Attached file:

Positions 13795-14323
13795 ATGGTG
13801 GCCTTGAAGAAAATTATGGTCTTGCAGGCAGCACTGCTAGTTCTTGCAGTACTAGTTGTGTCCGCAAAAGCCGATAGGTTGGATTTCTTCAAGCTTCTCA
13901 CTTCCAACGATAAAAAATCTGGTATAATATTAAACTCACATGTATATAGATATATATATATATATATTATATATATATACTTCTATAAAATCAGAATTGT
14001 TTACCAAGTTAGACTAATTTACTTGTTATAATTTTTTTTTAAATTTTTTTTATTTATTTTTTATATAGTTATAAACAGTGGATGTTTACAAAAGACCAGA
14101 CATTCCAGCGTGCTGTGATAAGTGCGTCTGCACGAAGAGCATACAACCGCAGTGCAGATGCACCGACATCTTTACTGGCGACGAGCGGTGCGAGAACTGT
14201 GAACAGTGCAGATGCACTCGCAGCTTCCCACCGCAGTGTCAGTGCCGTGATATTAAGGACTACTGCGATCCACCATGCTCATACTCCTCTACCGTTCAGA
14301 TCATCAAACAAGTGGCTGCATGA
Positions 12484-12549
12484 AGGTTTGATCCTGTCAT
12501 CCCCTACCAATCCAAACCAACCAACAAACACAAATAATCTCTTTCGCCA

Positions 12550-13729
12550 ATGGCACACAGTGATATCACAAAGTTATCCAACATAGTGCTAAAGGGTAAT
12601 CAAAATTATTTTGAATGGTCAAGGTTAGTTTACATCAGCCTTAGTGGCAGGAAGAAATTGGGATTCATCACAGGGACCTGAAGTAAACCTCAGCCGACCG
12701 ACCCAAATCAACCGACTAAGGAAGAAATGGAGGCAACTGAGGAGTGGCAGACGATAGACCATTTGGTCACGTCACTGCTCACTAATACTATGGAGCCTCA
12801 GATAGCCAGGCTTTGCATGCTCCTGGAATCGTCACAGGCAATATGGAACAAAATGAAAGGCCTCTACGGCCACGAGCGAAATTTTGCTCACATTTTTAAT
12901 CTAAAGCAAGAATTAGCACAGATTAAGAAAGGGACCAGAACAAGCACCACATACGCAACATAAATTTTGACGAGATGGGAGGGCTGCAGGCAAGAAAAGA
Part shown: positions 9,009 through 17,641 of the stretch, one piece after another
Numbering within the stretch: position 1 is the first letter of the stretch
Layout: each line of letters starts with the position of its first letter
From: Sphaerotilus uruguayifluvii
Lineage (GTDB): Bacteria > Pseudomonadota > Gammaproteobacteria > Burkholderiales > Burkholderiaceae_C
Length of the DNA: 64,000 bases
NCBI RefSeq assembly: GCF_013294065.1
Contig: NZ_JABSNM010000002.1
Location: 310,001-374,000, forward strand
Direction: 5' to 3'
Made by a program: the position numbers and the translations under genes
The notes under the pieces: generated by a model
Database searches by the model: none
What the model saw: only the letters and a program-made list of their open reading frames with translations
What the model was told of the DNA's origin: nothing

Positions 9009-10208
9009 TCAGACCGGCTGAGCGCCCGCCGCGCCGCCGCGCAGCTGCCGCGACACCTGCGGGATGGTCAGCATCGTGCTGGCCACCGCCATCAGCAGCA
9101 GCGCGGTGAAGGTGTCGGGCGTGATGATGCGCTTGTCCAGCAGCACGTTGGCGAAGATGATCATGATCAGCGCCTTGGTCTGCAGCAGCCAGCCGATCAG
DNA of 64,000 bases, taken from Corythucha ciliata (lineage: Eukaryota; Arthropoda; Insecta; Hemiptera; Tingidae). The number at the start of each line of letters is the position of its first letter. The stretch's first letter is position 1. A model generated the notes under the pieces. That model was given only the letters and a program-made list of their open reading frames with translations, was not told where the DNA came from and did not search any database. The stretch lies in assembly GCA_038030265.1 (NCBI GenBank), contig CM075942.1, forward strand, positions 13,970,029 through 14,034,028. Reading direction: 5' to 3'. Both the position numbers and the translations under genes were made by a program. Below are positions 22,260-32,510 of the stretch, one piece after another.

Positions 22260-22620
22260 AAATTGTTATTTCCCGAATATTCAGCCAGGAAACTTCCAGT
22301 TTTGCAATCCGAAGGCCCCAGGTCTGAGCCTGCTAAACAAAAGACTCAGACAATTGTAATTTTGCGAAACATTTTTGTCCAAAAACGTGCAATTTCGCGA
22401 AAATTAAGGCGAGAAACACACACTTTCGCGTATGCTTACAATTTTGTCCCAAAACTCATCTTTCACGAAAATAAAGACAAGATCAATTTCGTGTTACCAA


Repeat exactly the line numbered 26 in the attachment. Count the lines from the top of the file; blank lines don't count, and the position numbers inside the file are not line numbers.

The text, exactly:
Location: 310,001-374,000, forward strand